The Wild Rose Press
When Philadelphian Elizabeth Temple arrives in a small, Southern town to teach first grade in 1948, she hopes to slide unnoticed into a spinster's existence, believing herself unfit for any companion. She doesn't count on falling for handsome Jake Ryan, a World War II veteran tainted by a scandalous divorce now struggling to raise his young son alone. Despite an undeniable chemistry, the road to romance is strewn with roadblocks and detours. Between the personal secret that has a devastating grip on Elizabeth, and Jake's temperamental, soon-to-be-ex-wife, what looks like a ‘sure thing' could easily slip away.
Elizabeth leaned against the rough-hewn wall and watched the dancing couples with awe. Waltzing? With her eyes closed. She’d never seen anything quite like this. Molly called it clogging, and while the movements flowed faster and looser than traditional Irish dance, Elizabeth saw the roots, but hesitated to try to imitate the steps.
“It’ll slow down in a minute.” Jake’s warm drawl slipped across her ears. Funny, she didn’t need her eyes to recognize him now.
“What?” She glanced over her shoulder. “You think I can’t keep up?”
He chuckled. “I think you’d rather have a go at ballet.”
His insight tickled her, and she breathed easier. She’d taken ballet for several years. “How did you ever guess?”
“Nice to know I occasionally get something right.”
When he anchored himself to the slice of wall next to her, she teased, “Are you working up the nerve to ask me to dance?”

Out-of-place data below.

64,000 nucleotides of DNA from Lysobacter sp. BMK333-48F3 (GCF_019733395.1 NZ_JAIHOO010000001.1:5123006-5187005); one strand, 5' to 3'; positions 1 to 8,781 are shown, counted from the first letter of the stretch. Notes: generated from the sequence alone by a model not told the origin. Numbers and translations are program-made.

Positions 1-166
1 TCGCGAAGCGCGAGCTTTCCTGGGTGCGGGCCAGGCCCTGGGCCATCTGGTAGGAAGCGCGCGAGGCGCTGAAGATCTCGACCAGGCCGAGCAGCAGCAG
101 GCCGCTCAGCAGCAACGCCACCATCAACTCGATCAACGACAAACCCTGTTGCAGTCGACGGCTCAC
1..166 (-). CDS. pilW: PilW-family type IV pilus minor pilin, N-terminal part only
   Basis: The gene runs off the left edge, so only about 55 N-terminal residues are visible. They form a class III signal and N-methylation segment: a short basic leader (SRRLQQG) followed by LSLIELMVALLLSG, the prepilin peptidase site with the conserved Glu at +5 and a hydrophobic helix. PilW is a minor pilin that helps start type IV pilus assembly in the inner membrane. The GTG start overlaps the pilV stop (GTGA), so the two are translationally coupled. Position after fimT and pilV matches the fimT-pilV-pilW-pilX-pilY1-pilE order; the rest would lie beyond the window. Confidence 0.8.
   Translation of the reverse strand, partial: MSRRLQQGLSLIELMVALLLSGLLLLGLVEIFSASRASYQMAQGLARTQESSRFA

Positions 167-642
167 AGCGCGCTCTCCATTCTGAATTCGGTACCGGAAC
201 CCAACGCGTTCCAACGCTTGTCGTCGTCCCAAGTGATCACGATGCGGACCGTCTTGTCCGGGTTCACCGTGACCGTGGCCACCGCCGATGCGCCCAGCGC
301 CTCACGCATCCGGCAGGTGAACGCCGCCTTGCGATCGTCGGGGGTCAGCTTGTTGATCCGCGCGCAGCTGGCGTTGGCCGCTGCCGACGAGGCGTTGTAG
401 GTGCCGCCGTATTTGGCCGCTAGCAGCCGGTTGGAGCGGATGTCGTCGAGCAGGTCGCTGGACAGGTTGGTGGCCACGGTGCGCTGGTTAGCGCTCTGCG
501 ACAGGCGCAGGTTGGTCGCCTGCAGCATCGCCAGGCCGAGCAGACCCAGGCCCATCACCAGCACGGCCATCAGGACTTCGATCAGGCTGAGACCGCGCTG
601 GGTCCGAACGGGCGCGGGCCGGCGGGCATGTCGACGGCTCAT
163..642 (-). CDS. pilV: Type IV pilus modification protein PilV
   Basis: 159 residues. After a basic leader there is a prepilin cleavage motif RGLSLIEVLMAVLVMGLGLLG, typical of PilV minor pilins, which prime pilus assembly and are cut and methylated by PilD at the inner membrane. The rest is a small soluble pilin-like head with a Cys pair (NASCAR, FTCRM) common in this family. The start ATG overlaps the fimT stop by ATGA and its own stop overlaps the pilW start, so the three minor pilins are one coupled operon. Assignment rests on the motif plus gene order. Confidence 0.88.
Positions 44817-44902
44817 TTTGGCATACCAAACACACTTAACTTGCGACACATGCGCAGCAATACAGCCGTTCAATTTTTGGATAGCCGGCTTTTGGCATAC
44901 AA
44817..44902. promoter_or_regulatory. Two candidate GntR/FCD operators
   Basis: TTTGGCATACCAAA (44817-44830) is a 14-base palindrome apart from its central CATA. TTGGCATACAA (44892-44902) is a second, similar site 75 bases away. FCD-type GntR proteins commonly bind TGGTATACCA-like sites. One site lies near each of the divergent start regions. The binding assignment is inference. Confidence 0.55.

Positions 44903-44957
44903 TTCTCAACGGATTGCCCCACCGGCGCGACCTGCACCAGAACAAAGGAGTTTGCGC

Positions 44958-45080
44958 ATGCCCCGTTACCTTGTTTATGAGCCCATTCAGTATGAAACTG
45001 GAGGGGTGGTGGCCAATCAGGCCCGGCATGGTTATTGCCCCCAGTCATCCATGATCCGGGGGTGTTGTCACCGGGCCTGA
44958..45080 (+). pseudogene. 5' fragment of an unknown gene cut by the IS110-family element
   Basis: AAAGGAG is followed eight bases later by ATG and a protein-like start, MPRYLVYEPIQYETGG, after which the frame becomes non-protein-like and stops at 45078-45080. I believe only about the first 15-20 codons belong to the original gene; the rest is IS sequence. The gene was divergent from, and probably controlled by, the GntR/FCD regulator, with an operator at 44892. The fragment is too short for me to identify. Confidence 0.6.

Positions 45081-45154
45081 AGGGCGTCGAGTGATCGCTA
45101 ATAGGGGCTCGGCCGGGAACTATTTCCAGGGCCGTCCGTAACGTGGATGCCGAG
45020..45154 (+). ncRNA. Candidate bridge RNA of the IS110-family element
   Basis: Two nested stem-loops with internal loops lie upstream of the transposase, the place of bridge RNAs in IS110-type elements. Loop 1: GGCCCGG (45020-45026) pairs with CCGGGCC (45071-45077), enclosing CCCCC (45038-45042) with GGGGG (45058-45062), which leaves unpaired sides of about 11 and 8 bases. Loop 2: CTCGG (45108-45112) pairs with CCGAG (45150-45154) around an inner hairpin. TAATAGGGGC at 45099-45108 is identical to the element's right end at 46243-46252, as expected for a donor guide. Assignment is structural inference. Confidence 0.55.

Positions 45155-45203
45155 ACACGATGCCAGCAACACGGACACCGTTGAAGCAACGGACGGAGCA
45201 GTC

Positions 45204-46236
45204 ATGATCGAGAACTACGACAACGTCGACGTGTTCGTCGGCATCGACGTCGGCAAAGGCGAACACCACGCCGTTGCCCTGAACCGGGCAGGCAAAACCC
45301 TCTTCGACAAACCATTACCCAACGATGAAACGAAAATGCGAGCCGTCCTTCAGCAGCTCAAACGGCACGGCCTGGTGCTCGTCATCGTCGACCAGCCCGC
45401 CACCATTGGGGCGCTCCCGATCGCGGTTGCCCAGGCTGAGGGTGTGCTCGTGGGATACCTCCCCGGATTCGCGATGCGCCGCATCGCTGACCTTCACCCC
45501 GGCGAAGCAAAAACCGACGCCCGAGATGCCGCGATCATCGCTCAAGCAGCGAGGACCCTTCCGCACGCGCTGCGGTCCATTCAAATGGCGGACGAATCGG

“Afraid I’ll say no?”
“Nope.” His lazy smile deepened the lines around his mouth. “I’m waiting for the slow dance, so you can’t get away.”
Her temperature flashed cold, then hot, and she jerked her gaze from him to the floor. Skin tingling, she laid a hand against her rattling heart like he’d literally knocked the wind out of her.
As if Jake’s wish were tied to fate, the racing fiddle slowed, and the shuffle of feet indicated the change of pace. Holding her breath, she fought the urge to dart around him and slip out the door.
His hand slid down the inside of her forearm. He threaded his fingers between hers and pulled her closer. “Would you please dance with me, Miss Temple?”
With no possible way to excuse herself, she nodded and allowed him to lead her to the edge of the flexible cluster of dancers.
When he lifted her hand in his, she fell into the easy sway of a causal waltz. Careful to keep her distance, she took a deep breath and looked at Jake.
She must have caught him off guard, because she saw the same cyclone of emotions that stirred in her own blood, and she couldn’t tear herself away.
“You dance well,” she murmured, more to calm her nerves than his. “Who knew?”
“It’s no mystery.” He leaned in to be heard. “With a houseful of sisters, I couldn’t escape.”
“You blame them for a lot,” she joked.
“If that’s all I can blame them for, things turned out pretty well.”
No point dickering with such a sound argument. Elizabeth let him guide her through the dance, trying in vain to ignore his solid shoulder under her hand, the static of being close enough to touch, yet not touching enough.
As if reading her mind, his arm tightened across her lower back, and his chin grazed the crown of her head.
Thank the Lord for a room full of people, or else she’d give in to the impulse to close the gap, wrap her arms around his neck, and wipe the sweet, lingering regret from his face.
A blessed breeze drifted through the open ends of the barn. The air did little to cool her thoughts, bringing Jake’s spicy scent to her attention. If she found one more thing to like about this man, she might run straight back to Philadelphia.